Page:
Fundamentals of Worship: Sin Offerings

When it comes to worship, one cannot rightly worship God when there is sin in his life that has not been dealt with. Therefore, in order to come into the presence of God, one must face the reality of his sin and seek forgiveness and cleansing. When it comes to our worship in the church, we must all work together to hold one another accountable. God cannot bless a mess. He cannot bless a church that is full of unconfessed and undealt with sin.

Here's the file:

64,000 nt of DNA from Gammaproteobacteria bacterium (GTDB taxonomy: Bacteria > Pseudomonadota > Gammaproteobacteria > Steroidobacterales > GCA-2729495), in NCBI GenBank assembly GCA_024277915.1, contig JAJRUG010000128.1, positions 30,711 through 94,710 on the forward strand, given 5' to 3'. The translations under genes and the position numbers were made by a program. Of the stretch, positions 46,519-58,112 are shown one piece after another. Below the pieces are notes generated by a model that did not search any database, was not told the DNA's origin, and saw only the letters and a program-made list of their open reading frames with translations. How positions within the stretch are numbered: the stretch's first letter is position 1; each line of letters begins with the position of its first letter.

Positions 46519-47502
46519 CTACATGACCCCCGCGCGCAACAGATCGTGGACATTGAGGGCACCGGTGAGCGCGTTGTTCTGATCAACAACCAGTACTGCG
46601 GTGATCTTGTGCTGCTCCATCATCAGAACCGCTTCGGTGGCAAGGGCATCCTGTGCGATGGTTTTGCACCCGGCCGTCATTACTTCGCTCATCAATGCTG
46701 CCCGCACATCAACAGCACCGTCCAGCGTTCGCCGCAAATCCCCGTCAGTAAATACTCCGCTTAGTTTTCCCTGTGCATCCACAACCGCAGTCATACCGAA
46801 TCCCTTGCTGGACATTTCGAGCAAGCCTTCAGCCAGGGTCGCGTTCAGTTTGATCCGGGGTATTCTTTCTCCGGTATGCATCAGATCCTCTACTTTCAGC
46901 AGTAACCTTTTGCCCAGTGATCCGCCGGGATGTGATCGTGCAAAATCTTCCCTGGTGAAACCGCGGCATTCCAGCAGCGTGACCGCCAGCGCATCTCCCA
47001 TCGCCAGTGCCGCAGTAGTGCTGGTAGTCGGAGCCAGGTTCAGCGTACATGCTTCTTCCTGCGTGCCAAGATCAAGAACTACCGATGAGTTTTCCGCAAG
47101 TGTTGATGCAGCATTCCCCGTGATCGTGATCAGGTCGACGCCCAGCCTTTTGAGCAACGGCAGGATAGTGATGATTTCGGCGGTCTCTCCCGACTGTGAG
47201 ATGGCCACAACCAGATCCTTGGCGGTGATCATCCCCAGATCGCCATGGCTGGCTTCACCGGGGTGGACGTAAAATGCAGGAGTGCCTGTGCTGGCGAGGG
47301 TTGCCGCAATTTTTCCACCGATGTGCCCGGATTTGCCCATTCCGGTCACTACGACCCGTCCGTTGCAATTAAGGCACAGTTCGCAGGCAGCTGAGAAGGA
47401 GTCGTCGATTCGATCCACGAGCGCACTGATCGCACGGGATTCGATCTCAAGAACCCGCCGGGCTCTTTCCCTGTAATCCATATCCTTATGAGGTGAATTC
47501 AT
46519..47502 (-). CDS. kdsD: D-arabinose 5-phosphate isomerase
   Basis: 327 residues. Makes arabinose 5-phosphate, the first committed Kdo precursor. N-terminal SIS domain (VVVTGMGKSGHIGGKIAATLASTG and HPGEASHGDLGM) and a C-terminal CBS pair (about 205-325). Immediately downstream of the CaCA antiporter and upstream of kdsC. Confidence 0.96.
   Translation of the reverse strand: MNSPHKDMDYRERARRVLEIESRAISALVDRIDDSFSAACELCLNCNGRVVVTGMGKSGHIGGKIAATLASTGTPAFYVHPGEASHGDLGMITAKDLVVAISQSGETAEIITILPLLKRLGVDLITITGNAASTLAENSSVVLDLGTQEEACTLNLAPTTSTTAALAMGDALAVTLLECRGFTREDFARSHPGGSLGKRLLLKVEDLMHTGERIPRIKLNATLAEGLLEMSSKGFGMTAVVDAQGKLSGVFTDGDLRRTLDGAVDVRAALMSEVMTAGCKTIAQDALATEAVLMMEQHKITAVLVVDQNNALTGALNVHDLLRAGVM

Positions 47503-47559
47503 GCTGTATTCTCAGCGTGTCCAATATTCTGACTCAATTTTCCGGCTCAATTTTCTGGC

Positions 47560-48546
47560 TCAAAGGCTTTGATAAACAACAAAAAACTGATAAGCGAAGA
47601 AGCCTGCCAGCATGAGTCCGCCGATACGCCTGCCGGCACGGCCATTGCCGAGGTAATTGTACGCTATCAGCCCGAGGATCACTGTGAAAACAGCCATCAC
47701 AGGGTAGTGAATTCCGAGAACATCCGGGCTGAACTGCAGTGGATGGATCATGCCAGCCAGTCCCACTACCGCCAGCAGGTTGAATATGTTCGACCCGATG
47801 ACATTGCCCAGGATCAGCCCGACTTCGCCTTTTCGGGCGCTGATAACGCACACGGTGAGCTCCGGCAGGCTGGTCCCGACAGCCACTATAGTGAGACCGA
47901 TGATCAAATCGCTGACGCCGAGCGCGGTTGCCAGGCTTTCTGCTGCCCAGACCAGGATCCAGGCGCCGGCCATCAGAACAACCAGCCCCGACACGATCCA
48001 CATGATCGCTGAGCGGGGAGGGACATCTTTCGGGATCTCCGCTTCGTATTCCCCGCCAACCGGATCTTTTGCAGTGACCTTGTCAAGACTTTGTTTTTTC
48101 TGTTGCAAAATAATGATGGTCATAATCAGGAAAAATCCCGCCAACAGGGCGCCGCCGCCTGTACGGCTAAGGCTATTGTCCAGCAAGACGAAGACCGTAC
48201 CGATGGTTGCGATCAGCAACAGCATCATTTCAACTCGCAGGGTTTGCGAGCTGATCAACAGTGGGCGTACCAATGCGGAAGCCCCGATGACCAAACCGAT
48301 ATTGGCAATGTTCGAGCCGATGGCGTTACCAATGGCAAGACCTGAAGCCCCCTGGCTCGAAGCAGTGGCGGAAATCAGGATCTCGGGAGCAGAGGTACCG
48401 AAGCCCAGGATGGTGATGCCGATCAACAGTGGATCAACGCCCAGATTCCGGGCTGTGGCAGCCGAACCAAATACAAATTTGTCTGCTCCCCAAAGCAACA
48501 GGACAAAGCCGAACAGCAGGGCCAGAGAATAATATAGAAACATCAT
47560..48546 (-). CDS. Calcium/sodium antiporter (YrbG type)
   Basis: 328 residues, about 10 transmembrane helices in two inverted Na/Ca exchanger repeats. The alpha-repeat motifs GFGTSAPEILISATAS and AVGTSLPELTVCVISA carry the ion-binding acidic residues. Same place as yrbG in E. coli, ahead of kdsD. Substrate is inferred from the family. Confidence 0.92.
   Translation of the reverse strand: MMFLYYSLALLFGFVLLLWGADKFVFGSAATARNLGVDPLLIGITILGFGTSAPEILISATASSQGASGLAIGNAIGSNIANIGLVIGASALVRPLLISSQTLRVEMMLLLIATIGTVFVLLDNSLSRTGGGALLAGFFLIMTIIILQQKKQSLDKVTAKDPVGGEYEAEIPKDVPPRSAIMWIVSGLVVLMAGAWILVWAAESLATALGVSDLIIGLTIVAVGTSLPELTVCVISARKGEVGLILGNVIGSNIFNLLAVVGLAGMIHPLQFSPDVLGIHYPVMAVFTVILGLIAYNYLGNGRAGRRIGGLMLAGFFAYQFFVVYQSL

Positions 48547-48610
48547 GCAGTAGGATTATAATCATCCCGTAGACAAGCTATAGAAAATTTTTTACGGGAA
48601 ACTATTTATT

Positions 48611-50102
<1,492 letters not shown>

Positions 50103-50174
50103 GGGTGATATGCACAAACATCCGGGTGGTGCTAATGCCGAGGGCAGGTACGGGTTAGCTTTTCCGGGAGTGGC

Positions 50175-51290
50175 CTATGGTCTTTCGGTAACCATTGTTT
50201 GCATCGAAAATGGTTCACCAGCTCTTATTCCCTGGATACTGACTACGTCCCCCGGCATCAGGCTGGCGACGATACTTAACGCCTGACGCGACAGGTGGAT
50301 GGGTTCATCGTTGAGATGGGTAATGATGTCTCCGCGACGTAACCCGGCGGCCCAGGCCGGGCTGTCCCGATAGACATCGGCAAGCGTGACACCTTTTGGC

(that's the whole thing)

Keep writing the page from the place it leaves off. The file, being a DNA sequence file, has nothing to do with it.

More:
In Leviticus chapter 4, we see how an offering of sin had to be made in order for the congregation to worship freely and to function adequately. As the Bible Knowledge Commentary points out, these sin offerings are “broad enough to include all sins not done in a spirit of rebellion against the Lord and His covenant stipulations—whether sins of ignorance (Lev. 4), sins without conscious intent (chap. 5), or intentional but nondefiant sins (Num. 15:22–29). It was for such sins that the sin offering was prescribed.”[1] You see, there is a difference between general sins and willful rebellion against God. We may even commit a sin intentionally; but, not in the spirit of blatant defiance against God. It could be simply giving into the flesh, but yet, not turning against God or willfully rebelling against Him. There are four sacrifices described in this chapter, each sacrificed dealt with the sins of various people within in the congregation. This serves for us as an example of how we should deal with sin in the life of the church.